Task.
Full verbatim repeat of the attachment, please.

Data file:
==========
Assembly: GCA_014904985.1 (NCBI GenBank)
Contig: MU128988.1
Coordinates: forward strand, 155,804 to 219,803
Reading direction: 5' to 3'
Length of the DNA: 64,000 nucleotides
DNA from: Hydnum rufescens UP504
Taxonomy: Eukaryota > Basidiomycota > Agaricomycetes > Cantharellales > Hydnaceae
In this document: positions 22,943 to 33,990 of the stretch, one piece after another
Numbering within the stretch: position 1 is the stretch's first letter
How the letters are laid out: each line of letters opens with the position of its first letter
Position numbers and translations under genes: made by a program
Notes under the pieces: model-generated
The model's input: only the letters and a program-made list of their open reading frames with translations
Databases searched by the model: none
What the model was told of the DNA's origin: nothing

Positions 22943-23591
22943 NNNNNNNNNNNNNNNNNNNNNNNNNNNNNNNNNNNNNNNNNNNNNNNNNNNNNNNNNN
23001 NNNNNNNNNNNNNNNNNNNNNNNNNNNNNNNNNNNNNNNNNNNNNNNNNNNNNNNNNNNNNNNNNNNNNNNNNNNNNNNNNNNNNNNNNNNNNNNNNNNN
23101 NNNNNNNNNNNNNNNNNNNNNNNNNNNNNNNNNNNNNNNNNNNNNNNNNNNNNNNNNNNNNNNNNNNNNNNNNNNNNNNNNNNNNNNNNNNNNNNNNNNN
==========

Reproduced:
Assembly: GCA_014904985.1 (NCBI GenBank)
Contig: MU128988.1
Coordinates: forward strand, 155,804 to 219,803
Reading direction: 5' to 3'
Length of the DNA: 64,000 nucleotides
DNA from: Hydnum rufescens UP504
Taxonomy: Eukaryota > Basidiomycota > Agaricomycetes > Cantharellales > Hydnaceae
In this document: positions 22,943 to 33,990 of the stretch, one piece after another
Numbering within the stretch: position 1 is the stretch's first letter
How the letters are laid out: each line of letters opens with the position of its first letter
Position numbers and translations under genes: made by a program
Notes under the pieces: model-generated
The model's input: only the letters and a program-made list of their open reading frames with translations
Databases searched by the model: none
What the model was told of the DNA's origin: nothing

Positions 22943-23591
22943 NNNNNNNNNNNNNNNNNNNNNNNNNNNNNNNNNNNNNNNNNNNNNNNNNNNNNNNNNN
23001 NNNNNNNNNNNNNNNNNNNNNNNNNNNNNNNNNNNNNNNNNNNNNNNNNNNNNNNNNNNNNNNNNNNNNNNNNNNNNNNNNNNNNNNNNNNNNNNNNNNN
23101 NNNNNNNNNNNNNNNNNNNNNNNNNNNNNNNNNNNNNNNNNNNNNNNNNNNNNNNNNNNNNNNNNNNNNNNNNNNNNNNNNNNNNNNNNNNNNNNNNNNN